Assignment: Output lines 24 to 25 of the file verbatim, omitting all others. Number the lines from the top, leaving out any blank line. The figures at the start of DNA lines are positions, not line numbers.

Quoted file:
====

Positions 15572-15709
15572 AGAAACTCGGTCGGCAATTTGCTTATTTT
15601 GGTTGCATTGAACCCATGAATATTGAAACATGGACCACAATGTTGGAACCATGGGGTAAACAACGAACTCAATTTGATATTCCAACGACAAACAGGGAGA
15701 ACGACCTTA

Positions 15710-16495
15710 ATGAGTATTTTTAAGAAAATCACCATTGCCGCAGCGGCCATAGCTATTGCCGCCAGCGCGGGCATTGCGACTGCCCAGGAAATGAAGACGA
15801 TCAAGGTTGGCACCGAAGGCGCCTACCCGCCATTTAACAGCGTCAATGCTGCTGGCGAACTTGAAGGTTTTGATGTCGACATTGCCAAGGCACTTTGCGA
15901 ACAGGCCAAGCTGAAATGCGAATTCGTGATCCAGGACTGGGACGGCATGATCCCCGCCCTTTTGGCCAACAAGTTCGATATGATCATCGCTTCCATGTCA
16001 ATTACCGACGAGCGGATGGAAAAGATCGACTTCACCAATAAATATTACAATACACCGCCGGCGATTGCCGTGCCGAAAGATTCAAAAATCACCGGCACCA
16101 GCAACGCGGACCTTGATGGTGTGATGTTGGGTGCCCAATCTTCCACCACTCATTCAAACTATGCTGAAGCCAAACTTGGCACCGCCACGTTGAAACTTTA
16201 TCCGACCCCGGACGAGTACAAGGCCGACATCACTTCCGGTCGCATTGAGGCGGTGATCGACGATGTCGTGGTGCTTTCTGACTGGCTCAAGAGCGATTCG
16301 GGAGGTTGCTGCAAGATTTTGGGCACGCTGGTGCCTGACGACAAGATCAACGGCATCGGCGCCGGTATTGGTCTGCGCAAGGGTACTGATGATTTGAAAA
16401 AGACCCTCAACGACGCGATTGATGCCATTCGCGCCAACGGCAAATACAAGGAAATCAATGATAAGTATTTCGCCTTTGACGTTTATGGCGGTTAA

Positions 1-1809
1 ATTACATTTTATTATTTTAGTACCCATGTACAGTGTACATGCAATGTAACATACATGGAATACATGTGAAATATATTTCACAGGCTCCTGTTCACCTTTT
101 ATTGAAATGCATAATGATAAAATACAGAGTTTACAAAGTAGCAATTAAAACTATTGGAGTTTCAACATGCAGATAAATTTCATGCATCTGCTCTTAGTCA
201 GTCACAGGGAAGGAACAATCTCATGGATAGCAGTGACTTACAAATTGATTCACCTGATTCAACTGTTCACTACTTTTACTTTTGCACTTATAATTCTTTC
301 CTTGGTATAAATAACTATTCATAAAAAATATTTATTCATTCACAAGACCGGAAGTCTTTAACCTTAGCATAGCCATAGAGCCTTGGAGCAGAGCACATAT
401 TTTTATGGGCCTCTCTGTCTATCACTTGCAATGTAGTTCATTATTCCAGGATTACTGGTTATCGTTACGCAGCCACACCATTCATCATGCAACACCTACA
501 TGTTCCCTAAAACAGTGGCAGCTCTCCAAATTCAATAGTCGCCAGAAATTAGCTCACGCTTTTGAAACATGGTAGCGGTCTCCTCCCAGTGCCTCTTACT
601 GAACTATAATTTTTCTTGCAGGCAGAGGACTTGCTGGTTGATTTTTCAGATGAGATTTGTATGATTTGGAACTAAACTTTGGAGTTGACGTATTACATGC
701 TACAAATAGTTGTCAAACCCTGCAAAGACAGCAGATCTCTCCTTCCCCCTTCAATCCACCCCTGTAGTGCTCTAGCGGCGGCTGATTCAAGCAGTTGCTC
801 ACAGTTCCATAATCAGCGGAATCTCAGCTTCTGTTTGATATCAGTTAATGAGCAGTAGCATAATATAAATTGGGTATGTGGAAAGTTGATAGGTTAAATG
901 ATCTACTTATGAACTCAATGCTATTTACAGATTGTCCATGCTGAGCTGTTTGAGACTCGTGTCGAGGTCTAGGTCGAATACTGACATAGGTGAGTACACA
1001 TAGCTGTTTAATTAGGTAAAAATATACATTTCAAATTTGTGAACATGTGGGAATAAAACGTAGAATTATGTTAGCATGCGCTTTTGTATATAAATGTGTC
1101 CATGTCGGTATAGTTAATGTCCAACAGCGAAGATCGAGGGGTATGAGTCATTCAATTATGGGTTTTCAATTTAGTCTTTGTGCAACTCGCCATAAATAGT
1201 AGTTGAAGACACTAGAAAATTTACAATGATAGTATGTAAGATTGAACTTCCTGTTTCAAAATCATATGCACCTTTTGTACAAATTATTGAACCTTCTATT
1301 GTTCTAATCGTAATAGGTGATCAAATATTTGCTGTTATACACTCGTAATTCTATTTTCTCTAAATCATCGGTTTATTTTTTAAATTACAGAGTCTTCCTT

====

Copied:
901 ATCTACTTATGAACTCAATGCTATTTACAGATTGTCCATGCTGAGCTGTTTGAGACTCGTGTCGAGGTCTAGGTCGAATACTGACATAGGTGAGTACACA
1001 TAGCTGTTTAATTAGGTAAAAATATACATTTCAAATTTGTGAACATGTGGGAATAAAACGTAGAATTATGTTAGCATGCGCTTTTGTATATAAATGTGTC